by Jon Sanders
Director of the Center for Food, Power, and Life, Research Editor | John Locke Foundation
The greatest beneficiaries of capitalism are those at the bottom of the income ladder. That’s why I favor capitalism. Were that not the case, I would not be in favor of capitalism. Milton Friedman feels the same way. — Nobel laureate economist Gary Becker
Free enterprise is the most effective antipoverty tool known to man. For whatever reason, it’s also the one tool that self-aggrandizing, self-proclaiming “moral” advocates for the poor expressly avoid discussing if not actively oppose.
Be that as it may, as Steven Horwitz writes for the Foundation for Economic Education:
Nothing has done more to lift humanity out of poverty than the market economy. This claim is true whether we are looking at a time span of decades or of centuries. The number of people worldwide living on less than about two dollars per day today is less than half of what it was in 1990. The biggest gains in the fight against poverty have occurred in countries that have opened up their markets, such as China and India.
If we look over the longer historical period, we can see that the trends today are just the continuation of capitalism’s victories in beating back poverty. For most of human history, we lived in a world of a few haves and lots of have-nots. That slowly began to change with the advent of capitalism and the Industrial Revolution. As economic growth took off and spread throughout the population, it created our own world in the West in which there are a whole bunch of haves and a few have-more-and-betters. …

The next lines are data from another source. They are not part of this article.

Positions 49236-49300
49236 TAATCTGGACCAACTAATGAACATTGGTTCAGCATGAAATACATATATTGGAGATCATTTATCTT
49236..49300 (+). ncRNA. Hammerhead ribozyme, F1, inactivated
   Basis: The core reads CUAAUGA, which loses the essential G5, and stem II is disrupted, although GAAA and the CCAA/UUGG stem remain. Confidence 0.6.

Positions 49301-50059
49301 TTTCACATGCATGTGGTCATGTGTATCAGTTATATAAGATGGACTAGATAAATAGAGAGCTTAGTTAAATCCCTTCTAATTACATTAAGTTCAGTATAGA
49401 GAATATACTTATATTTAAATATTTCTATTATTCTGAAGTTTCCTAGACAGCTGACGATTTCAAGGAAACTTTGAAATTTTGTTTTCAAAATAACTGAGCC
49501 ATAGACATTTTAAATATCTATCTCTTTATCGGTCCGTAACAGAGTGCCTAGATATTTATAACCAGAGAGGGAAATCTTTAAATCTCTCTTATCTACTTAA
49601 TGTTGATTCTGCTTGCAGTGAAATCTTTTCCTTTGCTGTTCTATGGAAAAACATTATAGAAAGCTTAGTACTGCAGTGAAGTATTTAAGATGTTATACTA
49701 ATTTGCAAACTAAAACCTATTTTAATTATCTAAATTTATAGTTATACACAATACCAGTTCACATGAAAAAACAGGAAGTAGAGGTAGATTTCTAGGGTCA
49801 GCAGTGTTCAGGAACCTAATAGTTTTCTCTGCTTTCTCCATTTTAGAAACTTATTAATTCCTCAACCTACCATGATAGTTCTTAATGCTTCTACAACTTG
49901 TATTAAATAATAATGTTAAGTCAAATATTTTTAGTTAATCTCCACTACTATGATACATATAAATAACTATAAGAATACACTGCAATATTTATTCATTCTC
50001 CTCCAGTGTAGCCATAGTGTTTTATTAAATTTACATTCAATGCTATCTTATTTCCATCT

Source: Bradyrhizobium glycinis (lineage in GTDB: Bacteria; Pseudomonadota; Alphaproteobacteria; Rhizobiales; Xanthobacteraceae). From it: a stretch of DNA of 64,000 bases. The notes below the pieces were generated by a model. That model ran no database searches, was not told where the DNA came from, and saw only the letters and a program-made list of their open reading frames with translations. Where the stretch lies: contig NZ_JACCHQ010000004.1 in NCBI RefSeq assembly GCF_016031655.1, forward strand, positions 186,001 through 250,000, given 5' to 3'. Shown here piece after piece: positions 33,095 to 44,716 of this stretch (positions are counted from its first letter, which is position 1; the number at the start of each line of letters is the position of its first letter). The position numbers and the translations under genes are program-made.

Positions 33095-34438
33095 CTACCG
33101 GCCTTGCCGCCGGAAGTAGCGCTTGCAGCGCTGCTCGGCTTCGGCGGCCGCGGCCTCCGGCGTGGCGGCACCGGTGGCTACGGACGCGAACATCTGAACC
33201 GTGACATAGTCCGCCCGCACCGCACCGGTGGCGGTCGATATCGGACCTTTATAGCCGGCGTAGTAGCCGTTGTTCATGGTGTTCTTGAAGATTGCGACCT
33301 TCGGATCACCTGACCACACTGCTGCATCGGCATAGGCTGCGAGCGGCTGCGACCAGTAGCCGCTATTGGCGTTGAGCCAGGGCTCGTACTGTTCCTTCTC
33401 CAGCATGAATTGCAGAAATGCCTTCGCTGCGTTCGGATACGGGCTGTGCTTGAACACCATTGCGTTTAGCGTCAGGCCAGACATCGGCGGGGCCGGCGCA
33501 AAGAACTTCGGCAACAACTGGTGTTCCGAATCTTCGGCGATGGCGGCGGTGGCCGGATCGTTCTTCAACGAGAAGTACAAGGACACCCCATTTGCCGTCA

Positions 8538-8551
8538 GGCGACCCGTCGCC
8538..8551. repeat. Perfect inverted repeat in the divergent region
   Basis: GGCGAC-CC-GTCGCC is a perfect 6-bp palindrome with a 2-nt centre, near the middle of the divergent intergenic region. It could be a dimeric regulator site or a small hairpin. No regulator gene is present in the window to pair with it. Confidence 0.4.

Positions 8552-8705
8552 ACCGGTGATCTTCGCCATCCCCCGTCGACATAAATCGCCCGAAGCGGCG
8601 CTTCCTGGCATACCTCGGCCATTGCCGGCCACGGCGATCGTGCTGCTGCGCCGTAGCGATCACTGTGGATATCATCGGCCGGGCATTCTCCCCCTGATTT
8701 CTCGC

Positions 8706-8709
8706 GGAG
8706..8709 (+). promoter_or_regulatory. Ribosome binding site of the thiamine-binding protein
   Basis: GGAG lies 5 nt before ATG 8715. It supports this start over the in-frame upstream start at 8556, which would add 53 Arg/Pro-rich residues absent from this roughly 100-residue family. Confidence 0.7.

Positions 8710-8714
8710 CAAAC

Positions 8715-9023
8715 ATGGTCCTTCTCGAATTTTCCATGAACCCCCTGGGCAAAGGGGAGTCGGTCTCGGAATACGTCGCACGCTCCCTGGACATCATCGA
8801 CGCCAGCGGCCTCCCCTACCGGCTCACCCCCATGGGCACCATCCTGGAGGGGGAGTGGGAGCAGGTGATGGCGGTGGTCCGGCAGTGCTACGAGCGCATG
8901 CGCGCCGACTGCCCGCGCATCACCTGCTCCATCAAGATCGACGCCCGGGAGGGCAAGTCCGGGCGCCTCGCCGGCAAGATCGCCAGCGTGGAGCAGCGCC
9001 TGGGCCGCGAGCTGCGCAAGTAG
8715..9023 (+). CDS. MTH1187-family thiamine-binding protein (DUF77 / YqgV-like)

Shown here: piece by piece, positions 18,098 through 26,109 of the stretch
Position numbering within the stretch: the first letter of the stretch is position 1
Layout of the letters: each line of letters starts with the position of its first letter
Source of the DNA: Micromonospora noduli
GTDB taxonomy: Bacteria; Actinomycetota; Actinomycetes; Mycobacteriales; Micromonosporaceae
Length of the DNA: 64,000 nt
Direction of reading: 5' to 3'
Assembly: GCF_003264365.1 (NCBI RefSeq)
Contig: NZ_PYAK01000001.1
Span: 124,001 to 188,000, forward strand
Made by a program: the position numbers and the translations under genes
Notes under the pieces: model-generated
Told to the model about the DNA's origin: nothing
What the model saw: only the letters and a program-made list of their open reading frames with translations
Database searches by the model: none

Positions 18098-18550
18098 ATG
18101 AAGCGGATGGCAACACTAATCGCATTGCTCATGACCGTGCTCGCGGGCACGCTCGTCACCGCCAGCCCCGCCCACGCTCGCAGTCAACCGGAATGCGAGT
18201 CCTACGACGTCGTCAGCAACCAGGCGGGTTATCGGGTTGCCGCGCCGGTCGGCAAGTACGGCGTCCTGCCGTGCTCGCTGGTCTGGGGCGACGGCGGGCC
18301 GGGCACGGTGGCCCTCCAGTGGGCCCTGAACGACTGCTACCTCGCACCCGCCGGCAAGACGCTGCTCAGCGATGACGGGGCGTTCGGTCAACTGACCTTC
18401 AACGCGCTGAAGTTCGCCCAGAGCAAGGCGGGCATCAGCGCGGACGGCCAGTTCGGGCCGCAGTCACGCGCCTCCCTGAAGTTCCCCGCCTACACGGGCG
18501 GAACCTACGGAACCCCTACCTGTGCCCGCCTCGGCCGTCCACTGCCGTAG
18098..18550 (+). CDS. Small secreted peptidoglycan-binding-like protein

The reality is that the rich have always lived well historically, as for centuries they could commandeer human labor to attend to their every need. In a precapitalist world, the poor had no hope of upward mobility or of relief from the endless physical drudgery that barely kept them alive.
Today, the poor in capitalist countries live like kings, thanks mostly to the freeing of labor and the ability to accumulate capital that makes that labor more productive and enriches even the poorest. The falling cost of what were once luxuries and are now necessities, driven by the competitive market and its profit and loss signals, has brought labor-saving machines to the masses. When profit-seeking and innovation became acceptable behavior for the bourgeoisie, the horn of plenty brought forth its bounty, and even the poorest shared in that wealth.
The entire piece is well worth the read; I wince at the highlights I’m leaving out.